Updated on 09/23/2022 at 1:50 p.m
In “Murot and the Law of Karma” the inspector wonders what a young con artist has to do with an old vacation experience. The audience asks: what did we do to deserve this.
Commissioner Felix Murot (
Murot has already been punished for his omission, ironically quite old-fashioned by a con artist: the young woman (Anna Unterberger), with whom he flirted so nicely at the spontaneous dinner in the hotel restaurant, dribbles something into his Bordeaux. The inspector wakes up in his hotel room the next morning – without a wallet but with a dull headache.
In the meantime, another guest is lying motionless in his bed in the conference hotel. However, he was murdered, and yet Murot only shuffles apathetically through the investigation and through a large part of this “crime scene”.
This is a bit soporific for the television audience, but a reason for the colleague to introduce Murot to her family doctor. After all, the inspector once had a brain tumor. Because the doctor comes from India and works holistically, he wants to know after the examination whether Felix Murot believes in coincidence or that everything in life is controlled.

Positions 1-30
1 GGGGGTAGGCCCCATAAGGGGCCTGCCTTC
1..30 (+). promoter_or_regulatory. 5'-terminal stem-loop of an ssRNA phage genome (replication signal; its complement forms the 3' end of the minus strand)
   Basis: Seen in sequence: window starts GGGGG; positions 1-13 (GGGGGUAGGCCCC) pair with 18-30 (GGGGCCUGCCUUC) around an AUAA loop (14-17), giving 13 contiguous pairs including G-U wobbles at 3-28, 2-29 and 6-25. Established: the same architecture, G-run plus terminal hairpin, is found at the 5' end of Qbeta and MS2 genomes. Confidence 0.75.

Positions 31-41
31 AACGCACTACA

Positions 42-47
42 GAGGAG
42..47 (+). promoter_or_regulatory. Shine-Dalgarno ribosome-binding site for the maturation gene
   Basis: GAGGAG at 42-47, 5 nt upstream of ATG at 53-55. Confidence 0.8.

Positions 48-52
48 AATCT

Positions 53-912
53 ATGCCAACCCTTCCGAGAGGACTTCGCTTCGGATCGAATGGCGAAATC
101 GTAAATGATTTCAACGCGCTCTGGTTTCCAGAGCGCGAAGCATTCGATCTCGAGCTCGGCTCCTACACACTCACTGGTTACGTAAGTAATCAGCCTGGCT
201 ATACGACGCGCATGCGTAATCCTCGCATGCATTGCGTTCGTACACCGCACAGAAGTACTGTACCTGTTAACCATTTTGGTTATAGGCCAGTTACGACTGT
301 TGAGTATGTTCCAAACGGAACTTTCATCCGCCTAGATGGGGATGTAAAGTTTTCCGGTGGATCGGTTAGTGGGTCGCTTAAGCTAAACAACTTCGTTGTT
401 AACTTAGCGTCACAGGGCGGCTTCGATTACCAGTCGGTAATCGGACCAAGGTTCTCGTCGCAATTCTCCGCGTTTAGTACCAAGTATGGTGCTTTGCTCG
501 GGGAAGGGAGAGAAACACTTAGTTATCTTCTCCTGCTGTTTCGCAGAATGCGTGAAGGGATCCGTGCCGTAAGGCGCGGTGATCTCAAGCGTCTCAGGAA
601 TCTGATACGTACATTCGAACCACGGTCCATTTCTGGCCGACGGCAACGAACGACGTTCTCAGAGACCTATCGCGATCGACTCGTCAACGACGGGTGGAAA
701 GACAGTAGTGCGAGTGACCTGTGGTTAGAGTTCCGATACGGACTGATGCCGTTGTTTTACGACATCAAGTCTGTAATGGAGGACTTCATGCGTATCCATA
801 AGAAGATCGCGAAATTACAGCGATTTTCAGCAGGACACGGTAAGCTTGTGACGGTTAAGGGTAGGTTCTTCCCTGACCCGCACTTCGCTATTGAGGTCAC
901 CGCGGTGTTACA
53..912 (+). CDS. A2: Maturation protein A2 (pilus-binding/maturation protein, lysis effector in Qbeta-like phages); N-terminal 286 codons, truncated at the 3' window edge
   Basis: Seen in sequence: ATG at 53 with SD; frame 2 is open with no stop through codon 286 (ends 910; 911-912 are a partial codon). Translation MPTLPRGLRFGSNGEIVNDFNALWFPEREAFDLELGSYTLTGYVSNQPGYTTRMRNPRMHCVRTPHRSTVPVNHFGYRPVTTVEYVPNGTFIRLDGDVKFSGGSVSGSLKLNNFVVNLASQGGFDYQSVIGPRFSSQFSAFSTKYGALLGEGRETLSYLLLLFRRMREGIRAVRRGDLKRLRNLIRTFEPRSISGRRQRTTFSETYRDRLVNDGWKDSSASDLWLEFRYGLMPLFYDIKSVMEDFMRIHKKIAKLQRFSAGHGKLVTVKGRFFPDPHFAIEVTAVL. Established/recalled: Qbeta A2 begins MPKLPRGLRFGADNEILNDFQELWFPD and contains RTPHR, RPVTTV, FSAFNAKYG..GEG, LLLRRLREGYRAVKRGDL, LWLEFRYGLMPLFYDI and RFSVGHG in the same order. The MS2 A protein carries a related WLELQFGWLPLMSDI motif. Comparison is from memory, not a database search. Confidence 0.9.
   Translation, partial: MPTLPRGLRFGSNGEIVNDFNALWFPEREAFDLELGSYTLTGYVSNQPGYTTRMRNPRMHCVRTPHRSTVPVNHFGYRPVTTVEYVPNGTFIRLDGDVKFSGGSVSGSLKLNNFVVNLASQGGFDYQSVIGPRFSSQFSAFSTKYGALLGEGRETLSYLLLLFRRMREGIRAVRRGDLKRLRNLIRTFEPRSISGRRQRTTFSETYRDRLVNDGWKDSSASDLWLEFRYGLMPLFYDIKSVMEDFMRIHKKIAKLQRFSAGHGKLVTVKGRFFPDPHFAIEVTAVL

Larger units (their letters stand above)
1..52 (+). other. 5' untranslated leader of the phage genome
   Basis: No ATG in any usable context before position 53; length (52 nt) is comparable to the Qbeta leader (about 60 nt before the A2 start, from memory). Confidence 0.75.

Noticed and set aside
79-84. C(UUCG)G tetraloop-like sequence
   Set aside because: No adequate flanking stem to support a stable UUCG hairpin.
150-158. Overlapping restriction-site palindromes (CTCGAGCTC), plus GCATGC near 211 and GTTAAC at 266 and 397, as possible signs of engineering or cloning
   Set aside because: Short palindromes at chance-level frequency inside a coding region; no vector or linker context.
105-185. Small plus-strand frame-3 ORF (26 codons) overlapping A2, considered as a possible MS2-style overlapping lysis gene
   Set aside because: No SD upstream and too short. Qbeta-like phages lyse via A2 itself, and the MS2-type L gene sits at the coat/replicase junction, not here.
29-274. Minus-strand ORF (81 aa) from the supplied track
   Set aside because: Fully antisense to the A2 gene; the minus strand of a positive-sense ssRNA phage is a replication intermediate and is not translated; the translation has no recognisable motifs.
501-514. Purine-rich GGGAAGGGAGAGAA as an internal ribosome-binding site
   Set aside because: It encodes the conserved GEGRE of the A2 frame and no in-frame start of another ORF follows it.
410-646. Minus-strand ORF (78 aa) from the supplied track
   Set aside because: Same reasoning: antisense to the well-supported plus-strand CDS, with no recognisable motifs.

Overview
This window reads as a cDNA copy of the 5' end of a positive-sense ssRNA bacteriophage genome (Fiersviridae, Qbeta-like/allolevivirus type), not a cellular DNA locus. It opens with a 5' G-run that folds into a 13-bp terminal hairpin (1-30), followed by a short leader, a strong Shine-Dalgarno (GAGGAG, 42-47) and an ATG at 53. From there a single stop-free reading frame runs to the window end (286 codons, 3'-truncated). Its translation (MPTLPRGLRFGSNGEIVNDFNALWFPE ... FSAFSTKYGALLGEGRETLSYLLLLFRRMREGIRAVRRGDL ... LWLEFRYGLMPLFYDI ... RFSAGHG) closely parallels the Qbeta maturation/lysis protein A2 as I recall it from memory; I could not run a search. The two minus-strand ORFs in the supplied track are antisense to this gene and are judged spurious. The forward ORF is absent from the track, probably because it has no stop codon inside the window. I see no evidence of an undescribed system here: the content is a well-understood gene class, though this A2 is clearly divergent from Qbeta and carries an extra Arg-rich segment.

He then explains the religious principle of karma, according to which every action of an individual has a consequence, in this life or in a subsequent life. “Bad karma,” says the doctor, “is caused by negative interference in another’s life.” In other words: Murot is somehow to blame for the brain tumor and knockout drops.
Buddha must have been a screenwriter. But it’s not about him, it’s about karma, which the screenwriters Lars Hubrich and Matthias X. Oberg (who also directed the film) use as a practical means of weaving threads between the characters and their actions. Buddha must have been a screenwriter: after all, as such, one can easily link the con artist to a holiday experience from Murot’s youth, and both to an investment scam, because the young woman also stole a laptop from the hotel dead man.
Which is why a sociopathic entrepreneur (Philipp Hochmair) is now chasing his overwhelmed killer Xavier (Thomas Schmauser) on her heels. After all, actor Thomas Schmauser makes him the most interesting character in the story, because he manages to arouse pity and disgust for Xavier at the same time.
In addition, a few more superfluously bizarre characters are thrown into the plot pot (ventriloquists! bodybuilders! chickens!), and the pseudo-spiritual superstructure poorly held together, unexciting crime journey into Murot’s past is complete.
The Wiesbaden “crime scenes” are known for being willing to experiment, and now and then experiments are allowed to fail. But this time the audience can ask themselves: What did we do to deserve “Murot and the Law of Karma”?
Exit in a hail of bullets: Most recently, Meret Becker said goodbye to the Berlin “crime scene” with a bang, her character, Commissioner Nina Rubin, died during the investigation. Not the first spectacular and fatal departure of an investigator in the “crime scene”.